Philip Pullman, The Book of Dust, Volume 1: La Belle Sauvage (2017)
This is the first book in a promised trilogy, which is a prequel to Philip Pullman’s masterly His Dark Materials trilogy. If you haven’t read the earlier work I wouldn’t start with this one, there is something incomparably delicious in the way the world is revealed in Northern Lights (1995), and I remember how agonising the wait was for the third volume (The Amber Spyglass) after the cosmic cliffhanger ending of the second (The Subtle Knife).
La Belle Sauvage a big thick book, but a surprisingly quick read. Lyra, the main character of earlier/later trilogy, is a baby in grave danger. There are kind nuns and mean nuns, dangerous daemons and sweet daemons (Pullman’s daemons are one of the great inventions of twentieth century children’s literature), a deeply scary villain, a massive natural upheaval, a magical boat (the eponymous Belle Sauvage), and wonderfully engaging lead characters.
The second half of the book lost some of its charm for me as it turned into a kind of Odyssey-lite. But it might be more accurate to say that in the episodic second half, I became aware that I’m not part of the imagined audience. Given the amount of fruity language, and a sex scene that Malcolm, the young protagonist, sees but doesn’t understand, I’m thinking the book is meant primarily for people in their mid teens.
I was reluctant to embark on this trilogy because my To Be Read Pile is towering. But I’m very glad I did because I was in danger of forgetting what pleasure there could be in a good story. It’s a lot of pleasure.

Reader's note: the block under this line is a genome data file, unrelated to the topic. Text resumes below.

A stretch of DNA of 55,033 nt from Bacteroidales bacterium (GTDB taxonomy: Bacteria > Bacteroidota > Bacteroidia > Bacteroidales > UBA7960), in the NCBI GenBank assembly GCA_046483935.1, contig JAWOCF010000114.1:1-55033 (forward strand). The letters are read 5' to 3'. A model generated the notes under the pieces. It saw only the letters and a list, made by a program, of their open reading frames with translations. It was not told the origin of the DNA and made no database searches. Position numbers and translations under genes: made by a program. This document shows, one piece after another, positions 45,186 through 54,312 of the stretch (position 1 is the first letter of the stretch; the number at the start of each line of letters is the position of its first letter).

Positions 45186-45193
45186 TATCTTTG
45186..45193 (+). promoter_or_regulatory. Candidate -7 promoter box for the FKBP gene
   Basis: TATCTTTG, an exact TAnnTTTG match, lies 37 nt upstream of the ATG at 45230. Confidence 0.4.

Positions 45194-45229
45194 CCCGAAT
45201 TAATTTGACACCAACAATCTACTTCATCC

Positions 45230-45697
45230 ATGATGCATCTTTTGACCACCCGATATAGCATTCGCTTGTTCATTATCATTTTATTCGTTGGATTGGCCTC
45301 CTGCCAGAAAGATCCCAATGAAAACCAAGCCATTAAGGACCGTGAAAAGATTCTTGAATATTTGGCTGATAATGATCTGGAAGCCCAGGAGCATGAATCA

PS on a tiny thing gave me perverse delight
On page 133 Malcolm is talking to his school friend Eric about spies, and suggests that the music reacher, ‘the shortest-tempered person Malcolm had ever known’, might be one:
Eric thought about it. ‘Maybe,’ he said. ‘But she stands out too much. A real spy’d be less conspicuous. Blend in more.’
On the next page, still in the same conversation, Malcolm suggests that Eric pump his father for information about something.
‘Dunno. I could ask him. But I got to be suitable about it. Can’t just come out with a question.’
‘What do you mean, suitable?’
‘You know. Not obvious.’
‘Oh, right,’ said Malcolm. ‘Subtle’ was the word Eric wanted, probably. And he’d probably meant ‘conspicuous’ earlier.
Well, yes, he probably mean ‘conspicuous’ because that’s what he said. Clearly there’s been an unusual proofreading error. Malcolm’s unvoiced comment only makes sense if Eric used a malaprop earlier (‘A real spy’d be less contiguous,’ perhaps). Someone – I’m guessing a proofreader late in the process – corrected the wrong word and then had a moment’s inattention on the next page. Editorial workers all over the world think, ‘There but for the grace of god …’
Yes, editors do think that, and feel a little shiver of fear!
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Jonathan, Reading this just as I finish final proof read on my next novel. I hope I’ve been sufficiently assiduous! Libby
Sorry to alarm you Libby, but this one looks a if it happened after the author had his last look at the text! It’s us editors who are shamed
I quite liked elements of the Odyssey-lite part, some great flood scenes and wonderful ways of reworking island motifs.
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I didn’t hate them, Sarah, but I got impatient. Once I realised how this story fitted with the later trilogy, ie, once I realise where they were going to end up, which was soon after the halfway point, much of the incident felt like beautifully executed padding. What kept me engaged, apart from the drop feed of plot developments, was Malcolm’s practical bent – his ‘mechanic’ quality (his ruminating on which kind of knot was best, for example), and Alice’s wonderful moodiness.
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